State Highway 12 passes the Northland Region Corrections Facility, and then you’re in Kaikohe. It’s a service town where you can buy cars, pre-loved clothing, headstones. The Police station roof is covered in lichen. A man struts up and down the main street on a relentlessly wet day holding a small radio, yelling and kicking billboards.
Trevor says he knows of homes in Kaikohe where methamphetamine is being consumed by three generations. He knows of intermediate-age children caught with meth at school.
“The problem in a town like this is people look up to the wrong people.”
He says gang members are viewed as role models, and many people are drawn in by the potential to make a lot of money dealing meth. But, as a former meth manufacturer and dealer himself, Trevor knows the reality is that it’s highly unlikely individuals will be in the game long enough to get rich dealing a messy, highly addictive, problematic drug like meth.
“There is no one that we know who is retired and living with their millions on an island in the Bahamas.”
A couple of years back, Northland Police and Health began working together on two other critical issues – youth suicide and family violence. They jointly applied for Proceeds of Crime funding to support the Family Harm focus, but Cabinet said it’d like the agencies to look at tackling methamphetamine – the drug that was becoming a regular fixture in family violence, causing a wave of social harm across Te Tai Tokerau.
Police, Health, NGOs and community representatives brainstormed together and came up with the framework for Te Ara Oranga.
Work to flesh out the programme started with intensive community consultation across Northland, led by community action expert Pam Armstrong. Hundreds attended. Communities were listened to, and their ideas became the basis of some of the most effective elements of Te Ara Oranga.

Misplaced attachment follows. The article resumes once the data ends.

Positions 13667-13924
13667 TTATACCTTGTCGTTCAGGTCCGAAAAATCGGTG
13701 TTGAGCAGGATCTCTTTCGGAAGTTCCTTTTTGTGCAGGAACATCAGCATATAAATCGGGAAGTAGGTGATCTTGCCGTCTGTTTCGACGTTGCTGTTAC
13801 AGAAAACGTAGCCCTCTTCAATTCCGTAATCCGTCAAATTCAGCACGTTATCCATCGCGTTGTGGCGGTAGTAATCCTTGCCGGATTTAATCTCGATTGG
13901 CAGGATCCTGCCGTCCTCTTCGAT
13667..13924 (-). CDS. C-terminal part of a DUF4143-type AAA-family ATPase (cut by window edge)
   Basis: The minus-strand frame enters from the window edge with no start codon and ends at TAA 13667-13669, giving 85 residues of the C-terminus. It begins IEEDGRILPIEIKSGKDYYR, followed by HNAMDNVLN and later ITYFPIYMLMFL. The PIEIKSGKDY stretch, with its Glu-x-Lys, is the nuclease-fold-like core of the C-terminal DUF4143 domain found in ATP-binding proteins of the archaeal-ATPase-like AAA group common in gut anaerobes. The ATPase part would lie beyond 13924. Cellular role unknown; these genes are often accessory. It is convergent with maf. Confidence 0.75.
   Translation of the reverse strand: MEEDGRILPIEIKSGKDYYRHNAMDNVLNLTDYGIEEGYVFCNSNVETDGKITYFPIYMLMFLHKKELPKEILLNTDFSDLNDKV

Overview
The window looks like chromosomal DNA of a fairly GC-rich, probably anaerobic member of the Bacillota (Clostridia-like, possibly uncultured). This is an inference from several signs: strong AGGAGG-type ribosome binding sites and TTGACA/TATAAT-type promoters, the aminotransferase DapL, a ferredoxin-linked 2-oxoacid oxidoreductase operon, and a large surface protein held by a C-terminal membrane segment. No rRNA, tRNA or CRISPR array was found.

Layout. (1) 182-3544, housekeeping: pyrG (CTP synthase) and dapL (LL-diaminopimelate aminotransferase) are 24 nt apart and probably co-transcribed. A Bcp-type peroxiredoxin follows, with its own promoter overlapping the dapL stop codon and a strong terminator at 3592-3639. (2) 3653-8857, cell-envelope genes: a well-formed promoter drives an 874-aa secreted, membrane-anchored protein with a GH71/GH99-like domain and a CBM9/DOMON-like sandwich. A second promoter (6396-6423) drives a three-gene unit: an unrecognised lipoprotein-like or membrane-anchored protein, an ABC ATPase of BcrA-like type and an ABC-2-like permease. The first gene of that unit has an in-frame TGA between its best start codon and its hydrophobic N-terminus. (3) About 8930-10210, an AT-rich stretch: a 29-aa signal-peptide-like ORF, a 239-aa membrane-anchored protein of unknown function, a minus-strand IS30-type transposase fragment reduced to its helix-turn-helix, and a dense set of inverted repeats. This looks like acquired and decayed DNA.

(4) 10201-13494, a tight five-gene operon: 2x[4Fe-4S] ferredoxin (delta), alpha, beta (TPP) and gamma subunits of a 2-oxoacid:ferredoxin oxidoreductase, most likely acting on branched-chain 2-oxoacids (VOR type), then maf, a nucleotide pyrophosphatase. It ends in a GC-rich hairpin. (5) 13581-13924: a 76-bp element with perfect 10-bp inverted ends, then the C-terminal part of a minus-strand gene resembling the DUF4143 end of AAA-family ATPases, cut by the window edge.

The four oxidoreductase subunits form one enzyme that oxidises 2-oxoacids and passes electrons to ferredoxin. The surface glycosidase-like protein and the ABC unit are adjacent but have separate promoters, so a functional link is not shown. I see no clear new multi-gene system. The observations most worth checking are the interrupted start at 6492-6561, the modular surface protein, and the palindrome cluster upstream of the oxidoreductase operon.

One example is a cheap, easy-to-distribute fridge magnet. It features the meth cycle – information that is highly valued by families faced with a person who is changing before their eyes. Initially, 1,000 magnets were printed and distributed. They were such a hit, Police funded an additional 5,000.
Another suggestion was to create resource kete to go to each community containing stickers, videos, magnets, billboards. Five of the kete were created, blessed and delivered back to the communities through a second series of hui attended by 600 people.
Throughout the consultation phase, Pam asked people at hui to share their stories.
“The drug’s a terrible thing,” she concluded. “With smoking dak, it’s not problematic. The behaviour’s nowhere near as problematic. They are not ripping people off and doing these out-of-it crimes.”
People exploit their children’s basic needs to extract money for methamphetamine from their families. Many women sell sex to pay off drug debts. Many Northland families have been financially stripped bare by one family member who has lost control. Clinicians say night industry staff use it to stay awake and get hooked. Middle class professionals use it recreationally – and it takes over. On marae, people turn up pre-loaded – their whanaunga take one look at them and know they’re “on the fries”. There’s even talk that it’s swapped by teens at high school in exchange for lunch money.